Nemesis Book CoverThis was one of those books I discovered while I was an adolescent myself. I felt a strong connection to Indigo and her quest. The pace of the story was fast and each novel was unique in plot and the dangers that Indigo faced. Louise Cooper is better known for her Time Master series, but I feel that the Indigo Saga is equally as strong. I like the fact that it features a female protagonist who faces challenges more with her brain than with brawn. While the novels are considered YA, I feel that as an adult they are as enjoyable as they were when I was in middle school. I see more to the story now than I did when I was young and have a greater appreciation for the characters.

It is a hard series to find. The books have been out of print for many years and copies are hard to come by. I do not believe that ebook versions are available at this time. If you can find the books, they are well worth the effort.

The Indigo Saga:

Nemesis (1989)
Inferno (1989)
Infanta (1990)
Nocturne (1990)
Troika (1991)
Avatar (1992)
Revenant (1993)
Aisling (1994)

Book Review: The Eye of the World

Book Name: The Eye of the World
Author: Robert Jordan
First Published: 1990

Author Robert Jordan (born James Oliver Rigney, Jr.) was born in the late 1940s in Charleston, South Carolina. As a child, he was fond of reading, especially the books of Mark Twain and Jules Verne. As an adult, he served two tours of duty in Vietnam as a gunner with the US Army.

Returning to the states in the early 1970s, Jordan went back to school at the Military College of South Carolina. He studied the sciences and following the gaining of his degree started work as a nuclear engineer for the Navy.

Writing had always been his passion and in the late 1970s, he began to write novels of various genres, under different pen names. Robert Jordan was his final pen name in which his fantasy books were gathered. His most famous fantasy series is The Wheel of Time which has sold 44 million copies globally and was the basis for a role-playing game, soundtrack album, and a computer game. The ideas and title of the series were inspired by Hindu Mythology.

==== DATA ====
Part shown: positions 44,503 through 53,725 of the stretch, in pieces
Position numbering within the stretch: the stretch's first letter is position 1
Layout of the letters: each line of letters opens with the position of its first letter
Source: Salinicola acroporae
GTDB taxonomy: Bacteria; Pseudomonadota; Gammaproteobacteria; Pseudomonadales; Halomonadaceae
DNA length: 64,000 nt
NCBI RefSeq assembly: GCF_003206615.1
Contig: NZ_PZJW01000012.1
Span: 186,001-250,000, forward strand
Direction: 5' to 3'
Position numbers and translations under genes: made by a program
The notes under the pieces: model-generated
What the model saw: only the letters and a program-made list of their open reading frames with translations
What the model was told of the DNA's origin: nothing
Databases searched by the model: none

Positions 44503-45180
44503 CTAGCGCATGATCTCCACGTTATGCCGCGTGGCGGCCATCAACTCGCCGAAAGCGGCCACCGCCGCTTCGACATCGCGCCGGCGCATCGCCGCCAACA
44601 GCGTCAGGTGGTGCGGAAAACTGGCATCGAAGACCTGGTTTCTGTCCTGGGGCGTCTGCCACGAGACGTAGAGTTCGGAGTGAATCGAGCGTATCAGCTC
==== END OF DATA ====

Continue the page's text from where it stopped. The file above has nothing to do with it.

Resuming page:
Jordan had many other concepts waiting to be written in the fantasy genre, he was waiting to start them once he finished The Wheel of Time. However, fate was not kind to him. In March of 2006, he announced publicly that he had cardiac amyloids, a rare blood disease. He was given four years to live. He underwent chemotherapy and took part in a study for a new drug that might have helped him. It was all to no avail. Jordan passed away in September of 2007 with his Wheel of Time series unfinished.

After his death, his wife selected Brandon Sanderson, an up and coming epic fantasy author, to complete the Wheel of Time series based on the notes that her husband had left behind. Robert Jordan had written the epilogue and a few chapters, but little more of the final book. Sanderson took up the challenge but found that the story was so complex that he needed three rather long books to finish the Wheel of Time properly.

“As the Wheel of Time turns, places wear many names. Men wear many names, many faces. Different faces, but always the same man. Yet no one knows the Great Pattern the Wheel weaves, or even the Pattern of an Age. We can only watch, and study, and hope.”
― Robert Jordan, The Eye of the World

The Eye of the World is the first book of a long fantasy epic series that features a cast of main characters instead of a single hero. It has a huge cast of characters and the story unfolds, chapter by chapter, via the viewpoint of a different rotating protagonist. It is a complex tale with many twists and turns.